Why do I publish this book more than three years after the accident? Why did I not contact the Commission and why did I not discuss the matter with the members of the Commission in the spirit of IMO resolutions A.440(XI) and A.637(16) of free exchange of information and public hearings? Unfortunately the Commission refused to discuss anything about the accident with any outsider and all meetings were kept secret for 38 months. I met a member of the Commission, Börje Stenström, as early as end of October 1994 at the IMO, where we both were engaged to develop better rules for oil tankers, and told him that the 'Estonia' could not have sunk due to water on the car deck in the superstructure. Stenström went pale and refused to discuss the matter. I met Stenström several times 1994/5 and he avoided carefully to discuss the 'Estonia'. In October 1996 Stenström informed that he never wanted to see me again(!). In April 1995 the Commission published its Part Report 1.17 and then I wrote to the Commission pointing out the message in this book. The Commission filed my letter in act F69 and never replied. Over the years I have attempted to discuss the matter with the Commission and it has always refused. In the summer 1996 I corresponded with an expert of the Commission, Bengt Schager 1.18, who said that the Commission had investigated the technical suggestions in this book and had concluded that they were not relevant or wrong. Asking for further details was met with silence. August 7, 1997 I met the head of the Swedish delegation of the Commission - Ann-Louise Eksborg - in her office at Stockholm who promised that, of course, the Final Report was going to clarify the questions raised in this book, e.g. how the hull was flooded, so that the ship sank. Of course, the questions were not even raised in the Final Report. August 14, 1997 I met the JAIC stability expert, Dr. Michael Huss 1.18, and asked him how the 'Estonia' could have sunk with water in the superstructure. Dr. Huss refused to answer and left the meeting after accusing me of being 'conspiratorial'.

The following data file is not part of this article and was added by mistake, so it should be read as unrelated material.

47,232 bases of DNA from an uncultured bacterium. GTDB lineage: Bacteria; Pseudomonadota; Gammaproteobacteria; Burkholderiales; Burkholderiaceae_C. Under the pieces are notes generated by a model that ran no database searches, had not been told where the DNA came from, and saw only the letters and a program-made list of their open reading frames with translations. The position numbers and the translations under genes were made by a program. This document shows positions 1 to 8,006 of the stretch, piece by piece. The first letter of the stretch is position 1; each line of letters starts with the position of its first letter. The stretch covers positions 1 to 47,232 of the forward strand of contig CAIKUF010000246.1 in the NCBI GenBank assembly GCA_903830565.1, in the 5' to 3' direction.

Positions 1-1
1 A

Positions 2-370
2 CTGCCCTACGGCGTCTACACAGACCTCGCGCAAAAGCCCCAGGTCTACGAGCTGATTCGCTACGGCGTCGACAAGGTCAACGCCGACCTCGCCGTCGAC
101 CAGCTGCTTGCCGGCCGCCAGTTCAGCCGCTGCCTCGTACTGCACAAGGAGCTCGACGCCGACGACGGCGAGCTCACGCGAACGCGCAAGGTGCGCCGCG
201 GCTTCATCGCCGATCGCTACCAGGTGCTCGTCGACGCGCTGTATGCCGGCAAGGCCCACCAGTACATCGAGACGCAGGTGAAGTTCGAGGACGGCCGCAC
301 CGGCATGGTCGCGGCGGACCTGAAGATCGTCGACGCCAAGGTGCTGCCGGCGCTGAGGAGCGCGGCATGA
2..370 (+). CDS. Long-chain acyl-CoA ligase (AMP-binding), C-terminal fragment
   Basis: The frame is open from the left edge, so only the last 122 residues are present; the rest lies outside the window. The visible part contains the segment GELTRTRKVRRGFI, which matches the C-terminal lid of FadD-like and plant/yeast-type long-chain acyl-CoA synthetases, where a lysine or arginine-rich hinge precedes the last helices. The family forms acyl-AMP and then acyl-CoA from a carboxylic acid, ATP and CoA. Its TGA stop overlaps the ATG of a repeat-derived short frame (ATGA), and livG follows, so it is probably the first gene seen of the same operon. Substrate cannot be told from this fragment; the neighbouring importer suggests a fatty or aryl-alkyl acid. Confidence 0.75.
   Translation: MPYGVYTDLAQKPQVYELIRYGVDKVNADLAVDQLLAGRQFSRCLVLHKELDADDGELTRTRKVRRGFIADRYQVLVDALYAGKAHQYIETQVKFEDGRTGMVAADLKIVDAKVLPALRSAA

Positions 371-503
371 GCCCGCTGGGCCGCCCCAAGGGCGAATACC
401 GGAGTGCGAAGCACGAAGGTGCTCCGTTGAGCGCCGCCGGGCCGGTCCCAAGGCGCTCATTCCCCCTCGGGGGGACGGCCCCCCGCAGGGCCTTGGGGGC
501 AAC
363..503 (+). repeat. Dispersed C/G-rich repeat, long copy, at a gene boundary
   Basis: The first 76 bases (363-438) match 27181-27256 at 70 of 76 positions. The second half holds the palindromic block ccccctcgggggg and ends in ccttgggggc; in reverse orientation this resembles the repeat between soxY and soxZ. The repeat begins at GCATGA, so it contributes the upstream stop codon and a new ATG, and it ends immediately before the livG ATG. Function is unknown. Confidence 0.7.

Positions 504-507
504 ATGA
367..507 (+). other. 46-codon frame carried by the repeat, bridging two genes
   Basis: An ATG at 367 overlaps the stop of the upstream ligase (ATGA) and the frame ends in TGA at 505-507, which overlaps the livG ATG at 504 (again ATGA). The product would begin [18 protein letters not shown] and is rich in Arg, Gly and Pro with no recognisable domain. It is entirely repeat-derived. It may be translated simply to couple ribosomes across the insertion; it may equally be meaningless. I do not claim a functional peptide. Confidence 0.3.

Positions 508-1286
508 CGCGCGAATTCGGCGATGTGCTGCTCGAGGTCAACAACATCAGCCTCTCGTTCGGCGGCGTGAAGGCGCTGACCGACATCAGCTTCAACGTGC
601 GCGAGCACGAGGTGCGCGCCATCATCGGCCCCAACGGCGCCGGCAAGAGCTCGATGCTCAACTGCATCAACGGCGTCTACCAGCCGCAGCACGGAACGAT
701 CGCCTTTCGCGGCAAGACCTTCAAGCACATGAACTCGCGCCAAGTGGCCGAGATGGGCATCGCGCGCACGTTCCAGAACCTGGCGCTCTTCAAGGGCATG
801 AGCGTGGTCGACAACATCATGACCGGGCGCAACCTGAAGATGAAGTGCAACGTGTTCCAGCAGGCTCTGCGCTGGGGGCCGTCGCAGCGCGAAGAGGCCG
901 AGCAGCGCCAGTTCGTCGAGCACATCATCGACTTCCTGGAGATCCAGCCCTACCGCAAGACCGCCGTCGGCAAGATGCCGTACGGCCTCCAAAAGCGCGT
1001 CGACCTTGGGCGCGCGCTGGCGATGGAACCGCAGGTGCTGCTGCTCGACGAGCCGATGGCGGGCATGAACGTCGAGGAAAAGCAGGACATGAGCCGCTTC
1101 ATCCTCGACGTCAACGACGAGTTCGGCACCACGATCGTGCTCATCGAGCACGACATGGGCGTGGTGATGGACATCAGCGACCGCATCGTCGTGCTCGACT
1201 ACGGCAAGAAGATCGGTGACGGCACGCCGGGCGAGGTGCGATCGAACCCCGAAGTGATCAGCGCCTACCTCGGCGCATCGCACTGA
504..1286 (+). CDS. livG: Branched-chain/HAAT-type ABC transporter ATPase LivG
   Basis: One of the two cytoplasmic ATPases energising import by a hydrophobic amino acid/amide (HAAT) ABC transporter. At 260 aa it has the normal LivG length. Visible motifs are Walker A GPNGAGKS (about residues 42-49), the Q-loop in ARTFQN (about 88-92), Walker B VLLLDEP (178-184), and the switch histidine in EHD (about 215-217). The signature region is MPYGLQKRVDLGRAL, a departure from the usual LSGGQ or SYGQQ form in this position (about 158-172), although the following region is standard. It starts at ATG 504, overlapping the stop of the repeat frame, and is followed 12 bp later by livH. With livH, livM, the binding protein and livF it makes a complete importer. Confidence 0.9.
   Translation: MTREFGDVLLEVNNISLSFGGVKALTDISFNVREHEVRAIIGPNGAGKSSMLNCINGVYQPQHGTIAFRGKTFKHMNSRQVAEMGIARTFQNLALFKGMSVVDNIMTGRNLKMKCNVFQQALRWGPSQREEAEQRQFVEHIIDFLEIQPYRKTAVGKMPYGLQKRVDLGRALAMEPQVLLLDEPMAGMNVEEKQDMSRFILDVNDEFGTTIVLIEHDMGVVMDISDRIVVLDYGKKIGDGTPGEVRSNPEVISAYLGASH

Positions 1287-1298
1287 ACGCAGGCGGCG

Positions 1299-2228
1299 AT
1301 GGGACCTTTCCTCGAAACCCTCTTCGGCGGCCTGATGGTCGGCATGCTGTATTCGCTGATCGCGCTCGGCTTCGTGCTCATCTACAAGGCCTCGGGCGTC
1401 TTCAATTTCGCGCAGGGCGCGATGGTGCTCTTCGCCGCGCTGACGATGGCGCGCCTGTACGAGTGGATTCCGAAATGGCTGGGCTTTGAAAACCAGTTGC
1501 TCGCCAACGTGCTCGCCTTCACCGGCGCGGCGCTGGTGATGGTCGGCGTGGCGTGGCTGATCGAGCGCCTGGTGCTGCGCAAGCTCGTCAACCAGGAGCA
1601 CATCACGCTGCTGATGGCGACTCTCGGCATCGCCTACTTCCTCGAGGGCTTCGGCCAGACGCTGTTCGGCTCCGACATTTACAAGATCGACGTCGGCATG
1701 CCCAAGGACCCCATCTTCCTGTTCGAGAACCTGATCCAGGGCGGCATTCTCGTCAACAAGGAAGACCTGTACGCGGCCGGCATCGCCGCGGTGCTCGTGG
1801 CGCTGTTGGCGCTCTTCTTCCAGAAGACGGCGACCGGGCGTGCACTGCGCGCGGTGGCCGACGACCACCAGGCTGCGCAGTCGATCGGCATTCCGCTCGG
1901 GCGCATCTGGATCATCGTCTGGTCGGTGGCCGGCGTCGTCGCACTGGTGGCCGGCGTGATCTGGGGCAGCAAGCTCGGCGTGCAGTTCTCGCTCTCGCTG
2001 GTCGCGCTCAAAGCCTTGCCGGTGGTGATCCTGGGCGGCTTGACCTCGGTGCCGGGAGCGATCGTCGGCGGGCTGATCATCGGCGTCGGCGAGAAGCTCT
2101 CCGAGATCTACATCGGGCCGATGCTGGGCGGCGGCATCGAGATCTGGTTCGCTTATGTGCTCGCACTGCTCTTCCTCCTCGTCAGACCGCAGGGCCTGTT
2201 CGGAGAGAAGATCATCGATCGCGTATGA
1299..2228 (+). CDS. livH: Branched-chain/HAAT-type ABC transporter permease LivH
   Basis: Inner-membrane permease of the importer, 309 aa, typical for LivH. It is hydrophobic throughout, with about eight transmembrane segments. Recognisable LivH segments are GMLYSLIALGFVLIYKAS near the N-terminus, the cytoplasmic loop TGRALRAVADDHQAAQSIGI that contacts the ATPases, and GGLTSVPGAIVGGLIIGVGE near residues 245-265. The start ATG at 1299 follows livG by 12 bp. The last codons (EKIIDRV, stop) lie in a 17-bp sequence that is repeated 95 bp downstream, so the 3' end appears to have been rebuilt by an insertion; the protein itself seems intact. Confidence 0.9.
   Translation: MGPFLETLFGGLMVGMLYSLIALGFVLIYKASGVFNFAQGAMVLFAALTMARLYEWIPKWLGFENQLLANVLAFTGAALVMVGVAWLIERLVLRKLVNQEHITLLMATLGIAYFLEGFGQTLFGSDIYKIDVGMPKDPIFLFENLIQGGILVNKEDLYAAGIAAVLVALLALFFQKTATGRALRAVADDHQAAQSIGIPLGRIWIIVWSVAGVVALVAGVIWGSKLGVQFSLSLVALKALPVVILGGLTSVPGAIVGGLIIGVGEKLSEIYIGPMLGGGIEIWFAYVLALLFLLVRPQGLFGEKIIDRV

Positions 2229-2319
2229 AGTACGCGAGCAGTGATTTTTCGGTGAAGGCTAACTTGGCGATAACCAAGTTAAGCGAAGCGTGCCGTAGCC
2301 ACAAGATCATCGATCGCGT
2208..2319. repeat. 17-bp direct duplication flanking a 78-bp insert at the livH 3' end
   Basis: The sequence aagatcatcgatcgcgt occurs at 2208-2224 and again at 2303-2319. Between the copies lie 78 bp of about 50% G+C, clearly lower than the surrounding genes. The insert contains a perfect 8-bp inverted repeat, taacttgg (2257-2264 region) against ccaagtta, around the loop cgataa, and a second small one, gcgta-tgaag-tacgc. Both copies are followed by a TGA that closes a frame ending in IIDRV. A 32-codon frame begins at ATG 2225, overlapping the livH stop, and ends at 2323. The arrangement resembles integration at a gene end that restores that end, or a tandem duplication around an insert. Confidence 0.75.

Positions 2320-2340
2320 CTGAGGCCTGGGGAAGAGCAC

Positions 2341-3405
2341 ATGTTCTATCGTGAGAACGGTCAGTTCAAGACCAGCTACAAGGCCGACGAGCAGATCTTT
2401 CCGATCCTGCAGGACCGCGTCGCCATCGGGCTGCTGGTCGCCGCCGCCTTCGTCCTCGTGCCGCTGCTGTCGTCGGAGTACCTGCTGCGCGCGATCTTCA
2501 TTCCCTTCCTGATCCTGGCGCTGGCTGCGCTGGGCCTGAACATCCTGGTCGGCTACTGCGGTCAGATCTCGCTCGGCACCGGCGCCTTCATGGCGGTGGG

Was it a Freudian slip on behalf of Huss? The reason I investigate the 'Estonia' accident is that I have designed six converted ro-ro passenger ferries for service in the Red Sea and that I am interested to know why the 'Estonia' sank. Many people, knowing my work, asked just that question. How and why did the 'Estonia' sink? When designing a ro-ro passenger ship, damage stability is very important. The old rules required only that the ship remained upright with two compartments of the hull flooded and without sinking with minimum extra, residual stability (area below the GZ-curve) provided by the hull and, maybe, the superstructure. The new (SOLAS 90) rules requires that the ship must have additional residual stability after the worst possible accident. However, in neither case was water on the car deck inside the superstructure considered, because it was not a conventional damage stability case. Water on the car deck above the waterline is only extra weight 'loaded' on the side of the garage tipping the vessel upside down (the hull is undamaged) - never sinking the ship. Increasing the built-in damage stability of a ro-ro passenger ship would never prevent tipping the vessel upside down. The 'Estonia' did not suddenly tip upside down - she listed 50° and then found a new equilibrium at 15° list and then took a long time before sinking 3.16. Why? The answer is obvious - the 'Estonia' had positive residual stability and was leaking below the waterline flooding the hull! The fascinating fact is, that the Commission always insisted that the 'Estonia' was not leaking below the waterline - the hull was allegedly intact. Why was the Commission insisting on water on the car deck of the superstructure sinking the ship, when everyone should know that water on the car deck could not sink the 'Estonia' (only tip her upside down)?